It’s Important to Avoid Dehydration with Parkinson’s

Sherri Woodbridge avatar

by Sherri Woodbridge |

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The other day I did something stupid. Really stupid. 

I love to putter in my garden on beautiful days. Only on this beautiful day, I crossed the line. My puttering turned into work, and before long, I was sweating bullets — shotgun-sized bullets on a 98-degree day.

Yet, I kept going. 

I kept going because I didn’t have the good sense to step back, sit down, take a rest in the shade, and get a drink. Like the Energizer Bunny, I just kept going and going and going. If my neighbor hadn’t come outside and reprimanded me (in a kind and concerned way), I’m honestly not sure what would have happened. I noticed while talking to her that I was stumbling around, slurring my words pretty badly, and sweating cats and dogs.

I promised her I would go inside and get some water and cool down. And I did. But I had pushed the boundaries a bit too far. 

During my last visit to the neurologist, my Medtronic rep for deep brain stimulation was talking to me, coincidentally, about how important it is to stay hydrated with a disease like Parkinson’s. He said the body is made up of approximately 60 percent water, and the brain 75 percent. For the brain to be healthy, it needs water. Lots and lots of water.

That day in my garden, I was starving my brain of what keeps it running at peak performance: water.

Water is important for all body functions.

The health advocates at That Sugar Movement note that, “Water is required by every cell in the body and important for all body functions. It helps transport oxygen and nutrients critical to the brain for optimal function, whilst providing cushioning and lubrication to the brain tissue. … So, staying hydrated is one critical factor for supporting the brain.”

Dehydration also can make you tired, mess with your cognitive abilities, lower your blood pressure, and force the brain to work even harder than a hydrated brain to do the exact same thing.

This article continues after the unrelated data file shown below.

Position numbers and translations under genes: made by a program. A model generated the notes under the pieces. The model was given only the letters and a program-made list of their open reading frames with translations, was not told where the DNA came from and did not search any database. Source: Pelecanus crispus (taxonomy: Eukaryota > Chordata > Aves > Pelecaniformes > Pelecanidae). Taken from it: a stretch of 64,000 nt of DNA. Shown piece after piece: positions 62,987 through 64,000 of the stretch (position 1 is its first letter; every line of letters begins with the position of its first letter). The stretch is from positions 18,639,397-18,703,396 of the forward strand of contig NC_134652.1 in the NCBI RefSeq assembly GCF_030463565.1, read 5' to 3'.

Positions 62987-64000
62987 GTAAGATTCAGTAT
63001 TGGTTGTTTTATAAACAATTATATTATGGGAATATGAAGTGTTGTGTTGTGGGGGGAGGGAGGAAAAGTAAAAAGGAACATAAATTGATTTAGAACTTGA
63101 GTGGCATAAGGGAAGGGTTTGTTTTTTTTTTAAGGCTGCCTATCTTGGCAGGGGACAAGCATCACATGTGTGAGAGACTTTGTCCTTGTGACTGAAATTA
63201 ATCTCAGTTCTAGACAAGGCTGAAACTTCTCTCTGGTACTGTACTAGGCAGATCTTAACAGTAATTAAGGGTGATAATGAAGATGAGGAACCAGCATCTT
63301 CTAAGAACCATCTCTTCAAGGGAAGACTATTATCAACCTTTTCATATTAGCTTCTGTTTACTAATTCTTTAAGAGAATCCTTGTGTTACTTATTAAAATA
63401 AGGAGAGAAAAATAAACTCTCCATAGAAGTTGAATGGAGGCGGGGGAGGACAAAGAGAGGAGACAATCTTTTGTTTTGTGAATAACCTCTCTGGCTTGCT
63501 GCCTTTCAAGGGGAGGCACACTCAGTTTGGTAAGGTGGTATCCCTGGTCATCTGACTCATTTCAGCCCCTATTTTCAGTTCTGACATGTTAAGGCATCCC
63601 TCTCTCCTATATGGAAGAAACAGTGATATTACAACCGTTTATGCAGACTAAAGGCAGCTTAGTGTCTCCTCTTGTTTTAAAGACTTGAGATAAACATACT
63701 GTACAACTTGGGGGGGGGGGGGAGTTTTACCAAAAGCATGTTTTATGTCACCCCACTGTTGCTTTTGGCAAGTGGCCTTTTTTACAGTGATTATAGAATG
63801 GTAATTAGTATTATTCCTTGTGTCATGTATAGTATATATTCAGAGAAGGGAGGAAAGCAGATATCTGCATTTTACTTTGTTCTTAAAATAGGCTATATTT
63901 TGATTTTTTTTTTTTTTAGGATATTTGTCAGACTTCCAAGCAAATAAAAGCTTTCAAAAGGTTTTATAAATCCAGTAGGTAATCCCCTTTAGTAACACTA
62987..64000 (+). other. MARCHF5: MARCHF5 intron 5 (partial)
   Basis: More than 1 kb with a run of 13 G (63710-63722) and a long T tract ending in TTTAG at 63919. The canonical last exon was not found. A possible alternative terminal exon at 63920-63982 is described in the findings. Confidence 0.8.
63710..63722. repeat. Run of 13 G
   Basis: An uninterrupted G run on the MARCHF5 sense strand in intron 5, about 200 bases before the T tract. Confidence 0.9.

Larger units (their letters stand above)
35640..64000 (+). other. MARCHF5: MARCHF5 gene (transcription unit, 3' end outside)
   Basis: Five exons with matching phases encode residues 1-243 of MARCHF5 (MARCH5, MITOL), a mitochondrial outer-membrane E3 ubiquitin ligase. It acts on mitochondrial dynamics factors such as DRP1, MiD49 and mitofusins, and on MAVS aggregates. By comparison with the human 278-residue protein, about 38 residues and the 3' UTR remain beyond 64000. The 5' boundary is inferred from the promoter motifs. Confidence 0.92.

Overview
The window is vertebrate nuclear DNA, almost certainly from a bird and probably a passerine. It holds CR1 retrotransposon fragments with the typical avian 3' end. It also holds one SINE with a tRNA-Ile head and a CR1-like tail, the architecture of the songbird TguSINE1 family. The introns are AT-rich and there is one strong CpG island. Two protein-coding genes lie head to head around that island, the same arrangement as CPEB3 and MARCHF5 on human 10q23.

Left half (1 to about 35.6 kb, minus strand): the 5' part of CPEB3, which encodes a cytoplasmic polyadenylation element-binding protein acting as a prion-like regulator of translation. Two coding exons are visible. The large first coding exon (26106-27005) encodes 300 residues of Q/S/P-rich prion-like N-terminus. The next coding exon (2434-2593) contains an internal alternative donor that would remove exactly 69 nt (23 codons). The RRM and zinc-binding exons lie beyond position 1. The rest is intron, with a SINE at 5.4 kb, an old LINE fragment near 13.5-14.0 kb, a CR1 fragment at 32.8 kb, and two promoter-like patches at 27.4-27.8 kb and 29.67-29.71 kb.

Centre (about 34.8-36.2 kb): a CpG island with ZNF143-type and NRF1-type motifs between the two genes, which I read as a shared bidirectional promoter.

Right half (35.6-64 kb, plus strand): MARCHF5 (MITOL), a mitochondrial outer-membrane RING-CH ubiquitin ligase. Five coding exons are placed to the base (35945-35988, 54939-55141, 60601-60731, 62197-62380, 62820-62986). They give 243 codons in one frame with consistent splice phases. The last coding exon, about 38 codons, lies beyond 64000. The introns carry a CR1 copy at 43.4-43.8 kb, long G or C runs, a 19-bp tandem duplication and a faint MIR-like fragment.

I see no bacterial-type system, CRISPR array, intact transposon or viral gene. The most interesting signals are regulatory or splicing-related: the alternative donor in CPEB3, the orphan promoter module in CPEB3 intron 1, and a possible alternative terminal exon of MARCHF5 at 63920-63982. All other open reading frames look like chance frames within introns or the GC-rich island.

It took me over two days to bounce back from that episode, and it scared me enough to hopefully never repeat it again. With Parkinson’s disease, we’re dealing with major brain issues already. Adding self-inflicted dehydration to the mix is just plain stupid.

Take it from me. Learn from my mistake and go have a nice cold glass of water.


Note: Parkinson’s News Today is strictly a news and information website about the disease. It does not provide medical advice, diagnosis or treatment. This content is not intended to be a substitute for professional medical advice, diagnosis, or treatment. Always seek the advice of your physician or another qualified health provider with any questions you may have regarding a medical condition. Never disregard professional medical advice or delay in seeking it because of something you have read on this website. The opinions expressed in this column are not those of Parkinson’s News Today or its parent company, BioNews Services, and are intended to spark discussion about issues pertaining to Parkinson’s disease.


Jim Skylis avatar

Jim Skylis

Very nice article Sherri!

Sherri Woodbridge avatar

Sherri Woodbridge

Thank you for the comment, Jim!

John Hougan avatar

John Hougan

Hi Sherri. Enjoyed the article.
H2O extremely important.

Like anything, it can be to much of a good thing. Earlier this year I drank to much water and (other circumstances likely conspired .... lousy/no sleep, maybe pramipexole—though I was titrating off that) got hyponatremia Sodium level was 116 units where the normal range is between 136 and 145 units. I was also displaying odd behaviour which was a fetish about cleaning

Not to be repeated it scared the heck out of my family as I ended up having a seizure due to the low sodium and arrived at emergency they weren’t sure what was going on so they put me in a medically induced coma so they could sort things out quickly. On my discharge from hospital I was limited to 2 L of water per day exclusive.

Sherri Woodbridge avatar

Sherri Woodbridge

Thanks, John, for your informative comment! I had not heard of too much water being possible until the dehydration thing happened to me. Crazy! It’s amazing how our bodies are so unique and complicated!

Wendy avatar


My husband in a nursing home is always thirsty - He has Parkinson’s & one day we found him drooling & rolling his eyes. Could this be lack of hydration he sweats profusely at times Wendy

Derrek Glover avatar

Derrek Glover

I'm a caregiver for someone with Parkinson's. He's definitely a fighter. He get's my heart racing because he's always testing his body mechanics. One night he expressed that he doesn't think he's getting enough to drink and asked me to research it for him and thankfully I came across your article along with some others. Thanks for the information and I wish you well.


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